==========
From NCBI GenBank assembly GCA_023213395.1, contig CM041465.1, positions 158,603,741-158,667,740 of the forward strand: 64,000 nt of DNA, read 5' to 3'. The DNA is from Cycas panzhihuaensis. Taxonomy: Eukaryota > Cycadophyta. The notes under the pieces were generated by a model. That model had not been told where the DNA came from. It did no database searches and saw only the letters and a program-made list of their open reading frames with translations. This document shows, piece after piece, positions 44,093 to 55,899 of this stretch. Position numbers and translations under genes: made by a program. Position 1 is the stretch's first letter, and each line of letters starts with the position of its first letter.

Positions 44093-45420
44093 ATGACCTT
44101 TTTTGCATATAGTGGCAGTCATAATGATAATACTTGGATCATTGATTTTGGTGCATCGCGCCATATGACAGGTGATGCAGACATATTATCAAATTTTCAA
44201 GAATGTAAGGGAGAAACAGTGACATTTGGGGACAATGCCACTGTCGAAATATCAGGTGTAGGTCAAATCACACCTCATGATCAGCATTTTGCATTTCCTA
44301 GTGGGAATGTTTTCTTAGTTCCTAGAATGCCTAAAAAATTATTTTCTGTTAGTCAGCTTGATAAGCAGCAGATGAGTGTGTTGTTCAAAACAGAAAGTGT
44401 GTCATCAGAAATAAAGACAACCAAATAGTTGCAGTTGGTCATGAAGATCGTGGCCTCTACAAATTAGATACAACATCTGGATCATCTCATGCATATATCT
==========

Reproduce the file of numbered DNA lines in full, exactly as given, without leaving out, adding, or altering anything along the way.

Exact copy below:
From NCBI GenBank assembly GCA_023213395.1, contig CM041465.1, positions 158,603,741-158,667,740 of the forward strand: 64,000 nt of DNA, read 5' to 3'. The DNA is from Cycas panzhihuaensis. Taxonomy: Eukaryota > Cycadophyta. The notes under the pieces were generated by a model. That model had not been told where the DNA came from. It did no database searches and saw only the letters and a program-made list of their open reading frames with translations. This document shows, piece after piece, positions 44,093 to 55,899 of this stretch. Position numbers and translations under genes: made by a program. Position 1 is the stretch's first letter, and each line of letters starts with the position of its first letter.

Positions 44093-45420
44093 ATGACCTT
44101 TTTTGCATATAGTGGCAGTCATAATGATAATACTTGGATCATTGATTTTGGTGCATCGCGCCATATGACAGGTGATGCAGACATATTATCAAATTTTCAA
44201 GAATGTAAGGGAGAAACAGTGACATTTGGGGACAATGCCACTGTCGAAATATCAGGTGTAGGTCAAATCACACCTCATGATCAGCATTTTGCATTTCCTA
44301 GTGGGAATGTTTTCTTAGTTCCTAGAATGCCTAAAAAATTATTTTCTGTTAGTCAGCTTGATAAGCAGCAGATGAGTGTGTTGTTCAAAACAGAAAGTGT
44401 GTCATCAGAAATAAAGACAACCAAATAGTTGCAGTTGGTCATGAAGATCGTGGCCTCTACAAATTAGATACAACATCTGGATCATCTCATGCATATATCT